Historic partnership between Nevada rancher and California wild horse sanctuary offers hope for captured Nevada mustangs

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Gerlach, Nevada (June 1, 2010) . . . Return to Freedom, a California-based wild horse sanctuary, has partnered with the Soldier Meadows Ranch and Lodge, north of Gerlach, Nevada, to offer the Bureau of Land Management (BLM) a plan to return as many as 1,700 recently-captured wild horses from the Calico Mountains Complex to their home range.

The horses were captured between December 2009 and February 2010 in one of the BLM's largest and most controversial helicopter roundups in years. The proposal offers a cost-effective alternative to the BLM's current plan to transfer most of the mustangs to Midwestern holding facilities, where stallions will be gelded and family bands will be permanently separated. The plan also includes a pilot program for on-the-range management of the wild horses in this northwestern Nevada area.

"What we are proposing is not another sanctuary, but a new direction for the management of wild horses that keeps them on the range and saves millions of tax dollars. This historic partnership with a local rancher expands options for the preservation of natural habitat, wildlife and wild horse herds," said Neda DeMayo, Founder of Return to Freedom. "We are hopeful that the BLM will accept our proposal for a pilot program to maintain healthy herds on healthy ranges in the historically unique and beautiful Calico Mountains Complex in Nevada."

Under the proposal submitted last month to Secretary of the Interior Ken Salazar, the BLM could transfer many of the horses to the private lands at Soldier Meadows Ranch while range improvements -- including repair of critical water sources -- are implemented. Horses could be released back onto the range as the improvements are completed. Long-term management of the 379,000-acres of complex that are encompassed by the Soldier Meadows Grazing Allotment would focus on strategies to maintain the horses on the range, avoiding the traumatic and costly captures, removals and steep off-the-range holding costs.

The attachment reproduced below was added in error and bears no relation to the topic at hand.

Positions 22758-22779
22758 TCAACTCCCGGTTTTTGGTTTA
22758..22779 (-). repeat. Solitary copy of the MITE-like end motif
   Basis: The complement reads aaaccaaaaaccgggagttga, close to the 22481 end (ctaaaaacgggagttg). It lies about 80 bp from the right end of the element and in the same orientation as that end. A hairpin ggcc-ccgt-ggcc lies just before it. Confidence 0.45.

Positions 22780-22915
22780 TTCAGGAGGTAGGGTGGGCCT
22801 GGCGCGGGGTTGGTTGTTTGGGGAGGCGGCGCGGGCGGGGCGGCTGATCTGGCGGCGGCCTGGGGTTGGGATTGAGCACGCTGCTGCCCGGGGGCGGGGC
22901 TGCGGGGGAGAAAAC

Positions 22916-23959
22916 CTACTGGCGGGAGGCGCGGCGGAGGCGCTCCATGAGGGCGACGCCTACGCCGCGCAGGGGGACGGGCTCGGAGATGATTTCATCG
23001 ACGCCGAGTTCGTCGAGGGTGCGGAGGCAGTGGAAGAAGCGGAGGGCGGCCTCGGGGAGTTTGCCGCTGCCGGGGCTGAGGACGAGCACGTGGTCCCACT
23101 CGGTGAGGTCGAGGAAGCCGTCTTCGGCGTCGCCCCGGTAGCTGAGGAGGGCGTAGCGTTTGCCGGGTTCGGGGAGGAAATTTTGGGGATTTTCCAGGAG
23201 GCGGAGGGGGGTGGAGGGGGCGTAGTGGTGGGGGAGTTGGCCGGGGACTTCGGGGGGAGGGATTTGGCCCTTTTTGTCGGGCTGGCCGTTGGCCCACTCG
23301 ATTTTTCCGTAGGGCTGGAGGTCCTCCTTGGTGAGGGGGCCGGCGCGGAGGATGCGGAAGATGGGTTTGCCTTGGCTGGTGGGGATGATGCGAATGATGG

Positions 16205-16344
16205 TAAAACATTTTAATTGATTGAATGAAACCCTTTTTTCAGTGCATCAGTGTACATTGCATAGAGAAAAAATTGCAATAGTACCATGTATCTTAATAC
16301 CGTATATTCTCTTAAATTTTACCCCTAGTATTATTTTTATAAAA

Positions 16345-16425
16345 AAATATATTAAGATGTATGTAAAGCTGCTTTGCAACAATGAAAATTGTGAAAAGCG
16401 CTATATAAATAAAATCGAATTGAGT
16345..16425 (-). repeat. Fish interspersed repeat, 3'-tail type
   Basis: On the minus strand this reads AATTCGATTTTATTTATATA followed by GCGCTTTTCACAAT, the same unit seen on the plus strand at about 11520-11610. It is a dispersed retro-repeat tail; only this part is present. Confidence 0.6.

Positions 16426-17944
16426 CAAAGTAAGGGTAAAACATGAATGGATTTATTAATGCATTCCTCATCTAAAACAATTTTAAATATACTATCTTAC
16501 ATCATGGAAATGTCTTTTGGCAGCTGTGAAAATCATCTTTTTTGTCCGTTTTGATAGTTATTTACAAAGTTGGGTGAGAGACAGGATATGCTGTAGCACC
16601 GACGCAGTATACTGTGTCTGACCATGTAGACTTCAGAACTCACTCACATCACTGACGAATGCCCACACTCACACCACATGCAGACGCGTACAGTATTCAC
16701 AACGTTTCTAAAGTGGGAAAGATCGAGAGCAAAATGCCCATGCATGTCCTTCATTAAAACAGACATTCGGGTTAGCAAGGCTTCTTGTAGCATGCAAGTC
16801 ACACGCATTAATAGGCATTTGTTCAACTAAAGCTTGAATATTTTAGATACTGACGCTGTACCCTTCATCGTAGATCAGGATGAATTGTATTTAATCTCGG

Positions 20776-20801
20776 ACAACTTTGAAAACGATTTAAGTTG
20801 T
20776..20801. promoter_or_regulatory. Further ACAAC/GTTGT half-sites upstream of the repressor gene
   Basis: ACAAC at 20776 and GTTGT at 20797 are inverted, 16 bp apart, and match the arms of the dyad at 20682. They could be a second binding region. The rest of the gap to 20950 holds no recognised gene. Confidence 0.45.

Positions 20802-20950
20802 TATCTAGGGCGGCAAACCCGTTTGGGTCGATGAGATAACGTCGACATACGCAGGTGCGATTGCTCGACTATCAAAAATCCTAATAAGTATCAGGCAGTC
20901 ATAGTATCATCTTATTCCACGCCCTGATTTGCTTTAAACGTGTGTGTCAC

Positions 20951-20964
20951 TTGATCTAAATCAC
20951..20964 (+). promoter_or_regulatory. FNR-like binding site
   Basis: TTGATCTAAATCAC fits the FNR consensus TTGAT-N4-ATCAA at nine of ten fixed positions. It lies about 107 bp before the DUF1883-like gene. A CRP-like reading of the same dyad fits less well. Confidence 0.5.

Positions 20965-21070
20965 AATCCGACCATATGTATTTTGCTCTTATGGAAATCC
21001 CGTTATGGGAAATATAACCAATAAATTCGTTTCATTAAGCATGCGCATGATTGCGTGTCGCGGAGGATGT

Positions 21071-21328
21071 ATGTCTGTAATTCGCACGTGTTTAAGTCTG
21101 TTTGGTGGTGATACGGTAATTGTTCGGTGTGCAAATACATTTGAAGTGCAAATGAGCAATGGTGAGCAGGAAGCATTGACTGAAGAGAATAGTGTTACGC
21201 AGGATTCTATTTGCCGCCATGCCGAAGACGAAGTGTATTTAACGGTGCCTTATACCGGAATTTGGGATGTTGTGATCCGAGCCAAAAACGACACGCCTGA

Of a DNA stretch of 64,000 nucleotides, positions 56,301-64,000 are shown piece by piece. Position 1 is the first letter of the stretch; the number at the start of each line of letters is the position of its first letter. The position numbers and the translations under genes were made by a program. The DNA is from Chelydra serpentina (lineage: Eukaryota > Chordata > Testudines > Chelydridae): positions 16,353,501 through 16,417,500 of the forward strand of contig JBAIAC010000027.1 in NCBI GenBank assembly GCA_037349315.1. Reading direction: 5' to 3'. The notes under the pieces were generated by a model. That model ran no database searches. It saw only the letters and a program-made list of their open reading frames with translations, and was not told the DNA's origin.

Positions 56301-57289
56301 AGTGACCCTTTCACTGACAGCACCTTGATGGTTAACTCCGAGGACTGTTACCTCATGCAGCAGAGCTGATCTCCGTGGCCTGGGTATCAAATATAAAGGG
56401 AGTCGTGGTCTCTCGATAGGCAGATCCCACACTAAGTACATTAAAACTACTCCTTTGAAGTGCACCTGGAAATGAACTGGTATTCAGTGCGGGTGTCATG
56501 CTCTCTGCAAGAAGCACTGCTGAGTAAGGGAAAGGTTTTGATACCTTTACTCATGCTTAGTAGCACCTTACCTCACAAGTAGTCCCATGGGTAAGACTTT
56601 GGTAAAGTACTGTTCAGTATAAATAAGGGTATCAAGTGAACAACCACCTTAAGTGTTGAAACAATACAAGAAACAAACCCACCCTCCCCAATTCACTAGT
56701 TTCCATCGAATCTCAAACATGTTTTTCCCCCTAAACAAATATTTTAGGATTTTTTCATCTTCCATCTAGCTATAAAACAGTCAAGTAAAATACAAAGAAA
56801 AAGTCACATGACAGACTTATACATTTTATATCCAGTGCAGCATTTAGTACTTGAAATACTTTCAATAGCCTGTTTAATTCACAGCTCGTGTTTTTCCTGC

In 2008, the BLM asked the public and advocacy groups to participate in creative solutions to the problems the agency faces in its Wild Horse and Burro Program. Return to Freedom and Soldier Meadows Ranch are answering that call.

"We can make a real difference in the whole area by repairing water sources and creating a habitat that is conducive to all the wildlife in this beautiful area," said Jim Kudrna, owner and operator of Soldier Meadows Ranch and Lodge.  "By partnering with us on this innovative plan, the BLM can show the American public that it is interested in solving this problem instead of continuing to put expensive Band-Aids on wild horse management issues." Mr. Kudrna observed.

Soldier Meadows Ranch and Lodge, acquired by Kudrna Nevada, LLC in 2005 and managed by Jim and Kathy Kudrna, consists of nearly 10,000 acres of private property, a year-round Lodge and Visitor Center and the Soldier Meadows Allotment which is comprised of approximately 379,000 acres of Multiple Use Public Lands administered by the BLM and currently used for cattle grazing and wild horses.

The Lodge and wild horse preserve at Soldier Meadows Ranch would be operated by Return to Freedom with the participation of other organizations for educational programs, eco-tourism and volun-tourism to engage the public directly with this historical area.

Return to Freedom Sanctuary, incorporated in 1997, is dedicated to preserving the freedom, diversity and habitat of America's wild horses through sanctuary, education and conservation. RTF has rescued and relocated approximately 1,000 horses over the past decade, and manages intact bands representing various strains of America’s wild horse herds at its 310-acre sanctuary in Santa Barbara County.